It is a remarkable fact that this fundamental triad of slower growth prospects, potentially shrinking middle class, and rising poverty has been kept out of public political consciousness. The poor in India have always been invisible. But the degree of economic and ideological obscuration is such that even the history of economic uncertainty of the normally influential middle class has become invisible. What should be of concern is not just the trends; but the fact that we do not care enough about disturbing trends. There is good reason to believe that unless there is a radical shift in national priorities, the very foundation of our future is undermined.
So, even as we fight against Covid, we need to think about what will really reverse this decrease in our economic fortunes. There are obvious things to do. An investment in health is an investment in the economy; but our investment in health is still in disaster management mode. For example, we are still not investing enough in long-term disease surveillance or in managing its side effects. The government has done the right thing by expanding the free food grain program and creating all kinds of credit facilities. But there will always be a severe loss of nutritional gains in rural India. And it’s hard to imagine that declining production, job losses and the unfavorable environment for small businesses will not justify another round of income support. As Uday Kotak argued, we need a major fiscal stimulus to support consumption. It is highly likely that during the pandemic India likely backed down on its education goals and targets.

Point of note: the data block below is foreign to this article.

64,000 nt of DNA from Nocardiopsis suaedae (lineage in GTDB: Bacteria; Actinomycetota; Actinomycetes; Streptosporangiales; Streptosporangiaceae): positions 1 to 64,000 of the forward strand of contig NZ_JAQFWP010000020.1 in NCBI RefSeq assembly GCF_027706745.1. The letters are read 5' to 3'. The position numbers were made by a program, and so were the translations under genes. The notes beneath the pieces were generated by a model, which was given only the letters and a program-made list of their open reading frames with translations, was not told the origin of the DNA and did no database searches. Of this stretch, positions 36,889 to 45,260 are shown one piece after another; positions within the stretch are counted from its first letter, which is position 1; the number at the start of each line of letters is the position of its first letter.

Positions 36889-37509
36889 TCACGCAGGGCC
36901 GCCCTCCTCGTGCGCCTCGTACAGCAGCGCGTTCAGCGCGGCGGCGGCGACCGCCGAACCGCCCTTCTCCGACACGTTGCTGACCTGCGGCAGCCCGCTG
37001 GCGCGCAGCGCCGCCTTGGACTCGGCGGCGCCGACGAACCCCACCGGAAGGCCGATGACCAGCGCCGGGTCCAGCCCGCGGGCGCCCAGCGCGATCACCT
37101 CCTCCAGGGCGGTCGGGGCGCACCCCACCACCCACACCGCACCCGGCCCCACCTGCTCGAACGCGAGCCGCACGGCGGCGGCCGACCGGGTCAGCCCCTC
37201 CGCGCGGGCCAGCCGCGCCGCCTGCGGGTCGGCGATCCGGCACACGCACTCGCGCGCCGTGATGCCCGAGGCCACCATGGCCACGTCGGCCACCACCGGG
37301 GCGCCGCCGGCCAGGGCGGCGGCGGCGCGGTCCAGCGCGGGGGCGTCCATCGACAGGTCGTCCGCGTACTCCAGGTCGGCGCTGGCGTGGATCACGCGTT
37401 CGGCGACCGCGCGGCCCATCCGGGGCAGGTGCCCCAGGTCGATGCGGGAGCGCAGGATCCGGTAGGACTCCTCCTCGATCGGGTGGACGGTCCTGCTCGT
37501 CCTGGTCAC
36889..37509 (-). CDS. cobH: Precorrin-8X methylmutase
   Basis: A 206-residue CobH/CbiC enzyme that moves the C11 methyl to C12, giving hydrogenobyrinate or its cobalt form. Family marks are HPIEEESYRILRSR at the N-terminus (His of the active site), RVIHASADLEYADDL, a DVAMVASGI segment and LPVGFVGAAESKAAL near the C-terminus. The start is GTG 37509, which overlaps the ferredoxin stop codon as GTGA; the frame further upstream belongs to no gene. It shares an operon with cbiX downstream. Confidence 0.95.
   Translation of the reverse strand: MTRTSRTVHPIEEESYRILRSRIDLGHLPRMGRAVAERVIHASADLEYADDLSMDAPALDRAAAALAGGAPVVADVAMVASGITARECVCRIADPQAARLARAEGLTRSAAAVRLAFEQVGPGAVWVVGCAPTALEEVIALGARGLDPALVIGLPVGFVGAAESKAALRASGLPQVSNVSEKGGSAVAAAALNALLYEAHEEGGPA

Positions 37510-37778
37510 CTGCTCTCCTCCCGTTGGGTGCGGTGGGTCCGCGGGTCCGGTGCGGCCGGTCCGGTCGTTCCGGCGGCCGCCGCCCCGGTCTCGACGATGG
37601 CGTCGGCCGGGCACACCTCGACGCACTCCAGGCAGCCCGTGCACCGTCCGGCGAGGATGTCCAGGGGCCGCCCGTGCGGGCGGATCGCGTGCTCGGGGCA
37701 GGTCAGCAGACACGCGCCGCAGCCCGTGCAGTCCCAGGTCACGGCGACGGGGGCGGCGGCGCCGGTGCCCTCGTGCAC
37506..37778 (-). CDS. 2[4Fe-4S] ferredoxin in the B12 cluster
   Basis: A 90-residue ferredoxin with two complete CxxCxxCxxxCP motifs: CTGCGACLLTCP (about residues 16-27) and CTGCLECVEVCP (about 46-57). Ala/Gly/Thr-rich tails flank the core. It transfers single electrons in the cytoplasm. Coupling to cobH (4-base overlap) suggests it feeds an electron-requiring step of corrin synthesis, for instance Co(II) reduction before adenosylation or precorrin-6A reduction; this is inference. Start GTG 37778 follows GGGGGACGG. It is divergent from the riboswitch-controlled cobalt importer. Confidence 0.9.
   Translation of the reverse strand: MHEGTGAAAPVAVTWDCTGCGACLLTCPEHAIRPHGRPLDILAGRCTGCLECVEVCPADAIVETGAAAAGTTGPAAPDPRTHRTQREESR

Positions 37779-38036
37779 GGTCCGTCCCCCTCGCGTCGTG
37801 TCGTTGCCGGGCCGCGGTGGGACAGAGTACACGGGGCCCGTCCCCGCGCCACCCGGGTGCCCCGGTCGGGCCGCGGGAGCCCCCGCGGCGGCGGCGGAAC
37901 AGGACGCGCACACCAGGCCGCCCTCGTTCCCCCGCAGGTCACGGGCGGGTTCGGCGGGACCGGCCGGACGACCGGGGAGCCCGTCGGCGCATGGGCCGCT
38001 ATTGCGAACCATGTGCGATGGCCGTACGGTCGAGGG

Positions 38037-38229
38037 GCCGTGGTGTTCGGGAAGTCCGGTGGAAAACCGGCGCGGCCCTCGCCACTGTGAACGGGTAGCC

Other measures such as regulatory reform and privatization are underway, but their effectiveness remains an open question. We will have to seriously review tax policy. This is not the place for technical details. There is no doubt that the range of investments – in health, education, infrastructure, income support, which the Indian economy needs, will require a new social contract. The richest 1% have benefited enormously from the current economy. Devesh Kapur has argued forcefully that taxing the super rich a little more, those who have made extraordinary gains over the past two years, even temporarily, to better meet the real needs of the economy, should not be seen as an act of redistribution. Much of the money that is made in the stock market, in real estate or in capital gains is due to the easy liquidity provided by governments; a little revenge as a gesture of solidarity or justice is not unjustified. The specter of our bad old days of socialism and 90% marginal tax rates will be trotted to mask the basic fact: we need to invest in our future, and we cannot do it without more taxation.
Over a million deaths from Covid is an extraordinary disaster. But the prospect of long-term economic stagnation should also give us nightmares. We are in completely uncharted territory.
This column first appeared in the print edition on June 2, 2021, under the title “Perspectives en decline”. The author is editor-in-chief, The Indian Express